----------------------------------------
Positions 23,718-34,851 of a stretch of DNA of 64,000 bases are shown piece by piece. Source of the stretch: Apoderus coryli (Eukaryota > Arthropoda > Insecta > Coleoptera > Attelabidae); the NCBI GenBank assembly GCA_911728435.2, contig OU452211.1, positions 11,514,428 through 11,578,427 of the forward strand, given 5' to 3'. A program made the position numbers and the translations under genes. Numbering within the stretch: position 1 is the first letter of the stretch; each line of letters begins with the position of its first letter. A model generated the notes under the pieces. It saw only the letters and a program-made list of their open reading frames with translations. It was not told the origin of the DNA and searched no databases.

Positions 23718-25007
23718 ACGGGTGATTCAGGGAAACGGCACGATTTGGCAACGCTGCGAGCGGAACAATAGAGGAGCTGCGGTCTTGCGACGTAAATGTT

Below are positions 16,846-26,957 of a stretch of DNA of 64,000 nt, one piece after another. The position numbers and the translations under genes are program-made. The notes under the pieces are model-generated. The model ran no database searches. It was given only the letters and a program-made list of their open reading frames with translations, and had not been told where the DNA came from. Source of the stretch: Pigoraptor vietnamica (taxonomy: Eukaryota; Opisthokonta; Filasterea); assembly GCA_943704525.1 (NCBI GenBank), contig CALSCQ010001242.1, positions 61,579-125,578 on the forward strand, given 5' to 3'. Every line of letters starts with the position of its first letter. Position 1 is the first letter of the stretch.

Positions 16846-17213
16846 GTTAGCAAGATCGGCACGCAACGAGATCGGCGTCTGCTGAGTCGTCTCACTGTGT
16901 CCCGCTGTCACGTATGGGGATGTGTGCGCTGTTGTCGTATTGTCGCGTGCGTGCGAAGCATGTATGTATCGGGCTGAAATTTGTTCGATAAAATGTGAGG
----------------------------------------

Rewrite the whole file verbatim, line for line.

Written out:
Positions 23,718-34,851 of a stretch of DNA of 64,000 bases are shown piece by piece. Source of the stretch: Apoderus coryli (Eukaryota > Arthropoda > Insecta > Coleoptera > Attelabidae); the NCBI GenBank assembly GCA_911728435.2, contig OU452211.1, positions 11,514,428 through 11,578,427 of the forward strand, given 5' to 3'. A program made the position numbers and the translations under genes. Numbering within the stretch: position 1 is the first letter of the stretch; each line of letters begins with the position of its first letter. A model generated the notes under the pieces. It saw only the letters and a program-made list of their open reading frames with translations. It was not told the origin of the DNA and searched no databases.

Positions 23718-25007
23718 ACGGGTGATTCAGGGAAACGGCACGATTTGGCAACGCTGCGAGCGGAACAATAGAGGAGCTGCGGTCTTGCGACGTAAATGTT

Below are positions 16,846-26,957 of a stretch of DNA of 64,000 nt, one piece after another. The position numbers and the translations under genes are program-made. The notes under the pieces are model-generated. The model ran no database searches. It was given only the letters and a program-made list of their open reading frames with translations, and had not been told where the DNA came from. Source of the stretch: Pigoraptor vietnamica (taxonomy: Eukaryota; Opisthokonta; Filasterea); assembly GCA_943704525.1 (NCBI GenBank), contig CALSCQ010001242.1, positions 61,579-125,578 on the forward strand, given 5' to 3'. Every line of letters starts with the position of its first letter. Position 1 is the first letter of the stretch.

Positions 16846-17213
16846 GTTAGCAAGATCGGCACGCAACGAGATCGGCGTCTGCTGAGTCGTCTCACTGTGT
16901 CCCGCTGTCACGTATGGGGATGTGTGCGCTGTTGTCGTATTGTCGCGTGCGTGCGAAGCATGTATGTATCGGGCTGAAATTTGTTCGATAAAATGTGAGG